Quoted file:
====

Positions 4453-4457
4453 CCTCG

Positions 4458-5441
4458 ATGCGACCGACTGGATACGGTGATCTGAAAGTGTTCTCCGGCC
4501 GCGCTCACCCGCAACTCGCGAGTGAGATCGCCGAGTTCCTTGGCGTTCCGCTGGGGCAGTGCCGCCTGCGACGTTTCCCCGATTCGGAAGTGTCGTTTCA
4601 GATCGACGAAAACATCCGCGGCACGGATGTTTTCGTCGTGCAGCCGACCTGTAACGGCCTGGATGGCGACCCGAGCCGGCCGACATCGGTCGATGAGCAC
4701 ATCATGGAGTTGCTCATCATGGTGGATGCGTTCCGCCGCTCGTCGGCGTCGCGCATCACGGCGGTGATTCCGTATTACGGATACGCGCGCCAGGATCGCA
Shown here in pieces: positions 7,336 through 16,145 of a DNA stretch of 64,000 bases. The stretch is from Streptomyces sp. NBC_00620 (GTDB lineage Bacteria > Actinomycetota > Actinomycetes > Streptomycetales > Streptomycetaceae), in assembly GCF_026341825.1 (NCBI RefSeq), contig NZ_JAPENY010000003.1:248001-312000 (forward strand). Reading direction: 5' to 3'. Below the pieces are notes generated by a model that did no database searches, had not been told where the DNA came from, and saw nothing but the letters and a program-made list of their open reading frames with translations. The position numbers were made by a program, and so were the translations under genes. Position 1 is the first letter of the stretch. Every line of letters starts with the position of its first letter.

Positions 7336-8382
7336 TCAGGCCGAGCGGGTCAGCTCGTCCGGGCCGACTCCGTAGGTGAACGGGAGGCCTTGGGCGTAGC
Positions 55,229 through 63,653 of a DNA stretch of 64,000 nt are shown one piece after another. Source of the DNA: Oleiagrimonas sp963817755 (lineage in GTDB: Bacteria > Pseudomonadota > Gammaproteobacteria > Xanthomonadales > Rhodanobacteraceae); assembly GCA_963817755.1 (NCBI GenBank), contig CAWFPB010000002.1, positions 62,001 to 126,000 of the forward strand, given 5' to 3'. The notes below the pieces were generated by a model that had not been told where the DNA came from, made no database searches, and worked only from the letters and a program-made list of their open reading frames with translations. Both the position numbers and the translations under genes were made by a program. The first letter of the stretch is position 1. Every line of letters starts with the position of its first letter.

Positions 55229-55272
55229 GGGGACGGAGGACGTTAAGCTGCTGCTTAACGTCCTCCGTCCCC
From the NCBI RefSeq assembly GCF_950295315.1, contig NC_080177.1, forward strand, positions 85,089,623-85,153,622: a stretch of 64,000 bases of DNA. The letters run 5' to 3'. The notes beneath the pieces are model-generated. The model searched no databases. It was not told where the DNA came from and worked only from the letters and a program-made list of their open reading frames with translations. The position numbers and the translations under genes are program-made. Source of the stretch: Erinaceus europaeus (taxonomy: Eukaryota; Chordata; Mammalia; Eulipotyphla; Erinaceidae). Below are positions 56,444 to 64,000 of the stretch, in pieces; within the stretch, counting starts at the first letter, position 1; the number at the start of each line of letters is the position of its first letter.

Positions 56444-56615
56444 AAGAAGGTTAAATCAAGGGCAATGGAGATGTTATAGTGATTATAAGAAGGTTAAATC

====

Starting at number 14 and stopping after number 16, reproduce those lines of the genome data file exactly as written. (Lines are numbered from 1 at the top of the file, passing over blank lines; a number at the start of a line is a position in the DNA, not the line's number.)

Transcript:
From the NCBI RefSeq assembly GCF_950295315.1, contig NC_080177.1, forward strand, positions 85,089,623-85,153,622: a stretch of 64,000 bases of DNA. The letters run 5' to 3'. The notes beneath the pieces are model-generated. The model searched no databases. It was not told where the DNA came from and worked only from the letters and a program-made list of their open reading frames with translations. The position numbers and the translations under genes are program-made. Source of the stretch: Erinaceus europaeus (taxonomy: Eukaryota; Chordata; Mammalia; Eulipotyphla; Erinaceidae). Below are positions 56,444 to 64,000 of the stretch, in pieces; within the stretch, counting starts at the first letter, position 1; the number at the start of each line of letters is the position of its first letter.

Positions 56444-56615
56444 AAGAAGGTTAAATCAAGGGCAATGGAGATGTTATAGTGATTATAAGAAGGTTAAATC